Humble isn’t always a word that best describes many musicians or singers, but it describes Twin Cities producer and songwriter Landon Conrath perfectly. When you talk to the unassuming 23-year-old Bethel University graduate of Lino Lakes, you wouldn’t imagine he has nearly a million monthly listeners on Spotify.
Conrath released his first song “Pieces” in January 2020. The song was picked up by some of Spotify’s algorithmic playlists, such as Discover Weekly and Release Radar, which introduce listeners to new music based on what’s already in their playlists. But his monthly listenership grew exponentially when his song “Acetone” was added to Spotify’s Good Vibes editorial playlist which has 2 million listeners.
At first, Conrath found it difficult to transfer (or even feel) that real-life success. He and his band hadn’t played any shows (due to the pandemic) and Conrath only had a small presence on Instagram and other social media platforms. Were people really listening to his music, or were they just reshuffling Spotify’s curated playlists?
“It was this weird dissociation between like, am I really doing okay? Or was I really, really, really lucky? Conrath said. “It’s been a weird back-and-forth: I haven’t done much and I’m not very successful, but people seem to see my internet presence as a success, which just doesn’t feel right.”
While numbers mean a lot in the music industry, it’s not the numbers that drive Conrath. In fact, he seems to shy away from his Spotify success, as if his long monthly listener list is illegitimate and not transferable to his day-to-day reality, even as he has built a passionate following of local listeners.
Regardless of where he’s cultivating his audience, Conrath’s breezy indie-pop songs are catchy and ultimately uplifting while staying true to his personal style.
“It’s like the most cliched story to start my songwriting career of all time. I just wrote a song about a stupid breakup, like everyone in the world does,” Conrath said of his song “Pieces.” He’s getting married next year and jokes that luckily he should find something new to write about. Lately, she’s been spending time writing about mental health and her experiences in lockdown over the past few years.Her debut album, “Nothing matters anyway”, it’s about facing the unknown and finding hopeful optimism despite its nihilistic title.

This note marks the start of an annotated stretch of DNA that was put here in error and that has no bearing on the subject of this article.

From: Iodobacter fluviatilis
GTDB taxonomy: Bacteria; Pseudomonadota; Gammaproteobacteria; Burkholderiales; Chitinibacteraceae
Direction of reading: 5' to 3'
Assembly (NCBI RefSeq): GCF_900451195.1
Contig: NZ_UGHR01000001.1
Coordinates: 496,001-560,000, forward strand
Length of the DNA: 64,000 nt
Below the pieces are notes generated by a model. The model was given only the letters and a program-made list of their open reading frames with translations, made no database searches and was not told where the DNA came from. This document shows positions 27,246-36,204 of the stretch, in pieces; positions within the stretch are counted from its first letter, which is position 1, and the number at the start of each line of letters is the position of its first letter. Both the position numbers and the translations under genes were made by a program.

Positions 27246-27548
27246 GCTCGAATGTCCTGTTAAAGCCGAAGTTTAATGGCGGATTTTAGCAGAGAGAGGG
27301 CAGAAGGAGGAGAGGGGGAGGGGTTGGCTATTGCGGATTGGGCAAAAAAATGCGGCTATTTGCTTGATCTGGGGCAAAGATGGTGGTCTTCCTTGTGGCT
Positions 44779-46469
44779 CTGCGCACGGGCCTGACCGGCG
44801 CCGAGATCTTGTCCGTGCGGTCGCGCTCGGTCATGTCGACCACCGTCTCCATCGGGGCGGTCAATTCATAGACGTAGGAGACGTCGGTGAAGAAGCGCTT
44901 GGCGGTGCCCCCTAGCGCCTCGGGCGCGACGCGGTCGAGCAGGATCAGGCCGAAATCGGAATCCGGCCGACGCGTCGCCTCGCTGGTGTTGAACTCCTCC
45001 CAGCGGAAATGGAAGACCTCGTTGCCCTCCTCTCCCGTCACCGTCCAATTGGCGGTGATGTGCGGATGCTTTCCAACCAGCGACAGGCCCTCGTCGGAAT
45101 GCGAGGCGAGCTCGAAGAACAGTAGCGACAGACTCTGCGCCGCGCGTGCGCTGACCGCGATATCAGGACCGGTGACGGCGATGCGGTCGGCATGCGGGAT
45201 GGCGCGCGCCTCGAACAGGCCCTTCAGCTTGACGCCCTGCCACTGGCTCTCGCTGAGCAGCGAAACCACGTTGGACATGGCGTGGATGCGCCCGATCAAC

“We all deal with a lot of the same things, like, it’s not bad when you’re struggling and you have tough times in your life. It’s normal. Things are going to be okay at the end of the day,” Conrath said. “There’s a little bit of camaraderie.”
Conrath tries to get as involved in the production process of his music as possible, even working alongside Jake Luppe of Hippo Campus on fan-fave “From Trader Joe.” While on tour, he was the musical and production director for fellow Minnesota songwriter Ber. Since he’s predominantly a drummer, any guitar playing in his songs is simple. But Conrath doesn’t care.
“Besides, it only arises out of necessity. Like, I don’t know how to produce a really clean pop song,” Conrath said. “I probably couldn’t do it if someone hired me…so I kind of stick to my guns.”
But for an artist who strives to make music that feels like himself, it works.
“The more involved artists are with their music, the more it sounds like them, just because it’s theirs,” he said.
Like every other Minnesota performer, Conrath dreams of one day playing the main hall on First Avenue with his bandmates and “the best friends in the whole Earth.” He hopes he can use the platform he has gained from his Spotify success to highlight the Minneapolis music scene and give back to the community.
“Part of me has a strange pride in staying in Minneapolis and wanting to see the city become a music center,” said Conrath. “I just want to stay here and do everything I can to legitimize Minneapolis…the more music we can get here, the more people will finally realize it’s a great city.”
Socket Landon Conrath performs at 7th St. Entry on December 30th. Ber, Creeping Charlie, TYSM! and DJ Qani will open.